Written by Honor Whiteman
Published on https://www.medicalnewstoday.com/
Older women are usually considered at greater risk of pregnancy complications than younger women. However, when it comes to stroke during pregnancy, a new study suggests it is younger women who are most at risk.
Researchers find younger women are more than twice as likely to experience stroke during or just after pregnancy than their non-pregnant counterparts.
Researchers found that pregnant older women had a similar stroke risk as their non-pregnant counterparts, while younger pregnant women were found to be at more than double the risk of stroke than non-pregnant women of the same age. (more…)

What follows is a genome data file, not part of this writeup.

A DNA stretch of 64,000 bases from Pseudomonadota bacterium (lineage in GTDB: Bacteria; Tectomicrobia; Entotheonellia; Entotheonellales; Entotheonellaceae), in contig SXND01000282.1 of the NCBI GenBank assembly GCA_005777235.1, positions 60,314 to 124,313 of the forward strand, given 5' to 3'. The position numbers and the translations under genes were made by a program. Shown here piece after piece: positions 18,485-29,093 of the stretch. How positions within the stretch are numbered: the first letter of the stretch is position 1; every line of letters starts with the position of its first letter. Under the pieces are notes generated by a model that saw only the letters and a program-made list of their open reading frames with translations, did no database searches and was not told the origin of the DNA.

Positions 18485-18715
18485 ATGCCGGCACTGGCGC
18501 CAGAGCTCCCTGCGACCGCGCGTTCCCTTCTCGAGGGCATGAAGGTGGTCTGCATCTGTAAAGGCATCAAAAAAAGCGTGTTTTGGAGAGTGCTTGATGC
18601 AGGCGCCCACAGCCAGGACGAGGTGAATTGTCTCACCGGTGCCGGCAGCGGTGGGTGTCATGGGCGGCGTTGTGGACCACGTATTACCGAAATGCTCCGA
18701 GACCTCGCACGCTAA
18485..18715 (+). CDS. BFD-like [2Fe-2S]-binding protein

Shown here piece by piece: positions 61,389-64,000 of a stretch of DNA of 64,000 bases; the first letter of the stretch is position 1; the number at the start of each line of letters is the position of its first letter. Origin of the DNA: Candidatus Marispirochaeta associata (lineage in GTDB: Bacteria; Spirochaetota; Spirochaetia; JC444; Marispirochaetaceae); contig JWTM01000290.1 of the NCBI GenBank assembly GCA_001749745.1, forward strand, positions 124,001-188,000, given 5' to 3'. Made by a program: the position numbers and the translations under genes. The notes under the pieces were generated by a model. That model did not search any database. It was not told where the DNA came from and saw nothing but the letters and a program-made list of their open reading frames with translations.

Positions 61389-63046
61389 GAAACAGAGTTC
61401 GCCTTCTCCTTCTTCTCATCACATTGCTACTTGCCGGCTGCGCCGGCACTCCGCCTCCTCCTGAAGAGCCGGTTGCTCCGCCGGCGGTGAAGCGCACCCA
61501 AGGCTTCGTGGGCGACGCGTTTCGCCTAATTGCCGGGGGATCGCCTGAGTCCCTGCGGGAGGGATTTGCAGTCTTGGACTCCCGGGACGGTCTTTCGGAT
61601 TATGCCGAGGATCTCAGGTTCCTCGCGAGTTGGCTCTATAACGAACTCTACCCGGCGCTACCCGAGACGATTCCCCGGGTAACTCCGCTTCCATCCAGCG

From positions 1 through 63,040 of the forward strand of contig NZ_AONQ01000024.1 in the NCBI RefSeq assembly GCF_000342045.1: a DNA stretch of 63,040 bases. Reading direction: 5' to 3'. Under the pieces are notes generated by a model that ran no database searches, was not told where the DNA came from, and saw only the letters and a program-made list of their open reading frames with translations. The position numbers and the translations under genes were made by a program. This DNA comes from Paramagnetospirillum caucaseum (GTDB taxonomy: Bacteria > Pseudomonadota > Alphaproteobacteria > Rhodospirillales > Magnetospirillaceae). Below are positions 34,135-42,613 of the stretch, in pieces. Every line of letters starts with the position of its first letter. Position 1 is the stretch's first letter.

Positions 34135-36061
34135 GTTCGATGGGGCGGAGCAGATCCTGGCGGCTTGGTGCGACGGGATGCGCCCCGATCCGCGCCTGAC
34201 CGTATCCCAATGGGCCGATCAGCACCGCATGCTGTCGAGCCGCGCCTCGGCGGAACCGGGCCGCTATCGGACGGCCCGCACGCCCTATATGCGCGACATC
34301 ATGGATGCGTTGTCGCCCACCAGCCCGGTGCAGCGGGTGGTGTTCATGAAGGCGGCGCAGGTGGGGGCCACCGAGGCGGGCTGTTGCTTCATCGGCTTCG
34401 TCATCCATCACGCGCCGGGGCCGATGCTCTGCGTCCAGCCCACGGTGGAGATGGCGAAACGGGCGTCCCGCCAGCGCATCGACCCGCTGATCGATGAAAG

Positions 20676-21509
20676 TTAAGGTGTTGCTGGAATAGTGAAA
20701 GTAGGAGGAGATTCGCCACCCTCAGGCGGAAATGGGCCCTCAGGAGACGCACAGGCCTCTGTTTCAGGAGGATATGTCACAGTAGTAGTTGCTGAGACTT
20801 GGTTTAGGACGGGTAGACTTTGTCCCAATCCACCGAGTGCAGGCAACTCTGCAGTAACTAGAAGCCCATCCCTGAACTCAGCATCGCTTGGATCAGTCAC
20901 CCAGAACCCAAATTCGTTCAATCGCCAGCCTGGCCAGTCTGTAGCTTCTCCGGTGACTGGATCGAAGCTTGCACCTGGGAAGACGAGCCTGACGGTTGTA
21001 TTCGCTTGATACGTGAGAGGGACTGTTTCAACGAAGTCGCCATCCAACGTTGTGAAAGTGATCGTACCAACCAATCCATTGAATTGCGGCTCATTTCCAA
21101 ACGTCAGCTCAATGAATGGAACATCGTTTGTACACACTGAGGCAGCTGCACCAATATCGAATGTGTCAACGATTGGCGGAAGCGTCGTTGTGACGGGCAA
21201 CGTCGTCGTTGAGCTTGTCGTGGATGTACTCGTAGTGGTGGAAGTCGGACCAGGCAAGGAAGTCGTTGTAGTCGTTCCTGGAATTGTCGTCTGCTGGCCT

The article published on https://www.hopkinsmedicine.org/
While more people are surviving strokes, many still face long-term disability. But Johns Hopkins research finds promising ways to retrain the brain and regain independence. Here’s what experts have learned about the power of physical rehab.
The good news about stroke: More people are surviving the initial stroke. The bad news about stroke: More people are surviving the initial stroke with disabilities which might have been minimized if they had received the kind of early, intensive physical rehabilitation that researchers find can improve function and reduce long-term disability. In fact, as many as 60 percent are left with diminished use of an arm or leg. (more…)